By Lanjun Xu
Modern Chinese Literature and Culture, vol. 29, no.1 (Spring 2017), pp. 239-281
Based on recently declassified archival materials, oral histories, film studio records, press coverage, and government documents, this essay takes a close look at the Hong Kong based Southern Film Corporation, which was one of the most important distributors of Chinese films to Southeast Asia in the 1950s and 1960s. By investigating the production and circulation of the films, the essay explores the Southern Film Corporation’s strategies in introducing PRC opera films to this region. In the process, it attempts to shed light on the complex interactions among communist propaganda, cultural diplomacy, and the popularity of Chinese opera films in Cold War Asia. This analysis helps to map out significant cultural interactions of the time among the regions of mainland China, Hong Kong, and Southeast Asia.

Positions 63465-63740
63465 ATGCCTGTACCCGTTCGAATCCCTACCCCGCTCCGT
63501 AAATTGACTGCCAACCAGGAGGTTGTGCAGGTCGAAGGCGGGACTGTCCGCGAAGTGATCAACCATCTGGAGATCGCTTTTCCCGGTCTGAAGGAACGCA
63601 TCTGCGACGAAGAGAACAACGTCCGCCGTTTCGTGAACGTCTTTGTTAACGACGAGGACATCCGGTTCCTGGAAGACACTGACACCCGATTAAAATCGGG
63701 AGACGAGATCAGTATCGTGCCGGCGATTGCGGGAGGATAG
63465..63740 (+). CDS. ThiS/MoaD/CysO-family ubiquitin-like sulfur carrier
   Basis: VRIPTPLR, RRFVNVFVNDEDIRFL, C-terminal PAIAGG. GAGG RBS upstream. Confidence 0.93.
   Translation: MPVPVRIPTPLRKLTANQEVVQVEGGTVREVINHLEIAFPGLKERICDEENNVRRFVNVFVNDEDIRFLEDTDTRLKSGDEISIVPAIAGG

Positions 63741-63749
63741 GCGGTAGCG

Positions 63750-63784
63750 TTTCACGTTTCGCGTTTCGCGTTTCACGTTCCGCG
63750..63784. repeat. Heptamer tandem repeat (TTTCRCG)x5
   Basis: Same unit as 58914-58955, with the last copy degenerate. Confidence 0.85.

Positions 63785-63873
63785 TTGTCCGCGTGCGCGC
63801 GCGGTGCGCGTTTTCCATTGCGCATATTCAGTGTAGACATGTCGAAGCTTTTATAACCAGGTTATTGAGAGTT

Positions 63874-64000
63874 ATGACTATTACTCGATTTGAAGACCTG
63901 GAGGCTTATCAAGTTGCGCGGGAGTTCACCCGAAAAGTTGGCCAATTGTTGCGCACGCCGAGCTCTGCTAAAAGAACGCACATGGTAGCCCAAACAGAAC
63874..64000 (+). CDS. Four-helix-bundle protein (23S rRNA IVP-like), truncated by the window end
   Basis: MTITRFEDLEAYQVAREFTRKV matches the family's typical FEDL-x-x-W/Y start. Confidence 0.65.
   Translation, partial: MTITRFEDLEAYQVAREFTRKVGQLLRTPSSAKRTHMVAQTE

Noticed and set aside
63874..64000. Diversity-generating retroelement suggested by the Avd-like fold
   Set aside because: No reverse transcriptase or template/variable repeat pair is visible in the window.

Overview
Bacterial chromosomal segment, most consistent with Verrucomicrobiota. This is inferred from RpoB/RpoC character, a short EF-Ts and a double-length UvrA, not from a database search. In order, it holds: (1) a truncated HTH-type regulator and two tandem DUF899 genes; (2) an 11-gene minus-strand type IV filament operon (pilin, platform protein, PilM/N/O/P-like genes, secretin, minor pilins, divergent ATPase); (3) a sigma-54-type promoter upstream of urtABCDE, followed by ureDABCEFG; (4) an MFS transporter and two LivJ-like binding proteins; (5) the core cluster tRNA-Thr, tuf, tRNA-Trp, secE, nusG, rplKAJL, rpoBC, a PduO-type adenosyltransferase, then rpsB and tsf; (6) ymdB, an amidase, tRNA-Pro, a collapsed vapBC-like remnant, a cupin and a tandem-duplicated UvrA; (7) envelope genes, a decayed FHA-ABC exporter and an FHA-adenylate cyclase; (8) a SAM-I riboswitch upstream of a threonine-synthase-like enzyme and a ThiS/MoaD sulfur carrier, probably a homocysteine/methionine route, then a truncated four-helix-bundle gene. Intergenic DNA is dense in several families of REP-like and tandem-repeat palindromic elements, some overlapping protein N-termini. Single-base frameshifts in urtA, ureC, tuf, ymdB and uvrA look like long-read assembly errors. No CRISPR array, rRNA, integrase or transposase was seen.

In exploring the local reception of these opera films in Singapore and other Southeast Asian countries, this essay treats these films as a Cold War structure of feeling and investigates how these sentimental narrative modes were involved in the local politics of decolonization as well as nation building during the Cold War period. These local operas and opera films came from their own place of origin and their regionality provides a solid connection between these films and the overseas Chinese audience. More important, the bond of community is created through regional ties, rather than the abstract concept of “Chineseness” by itself.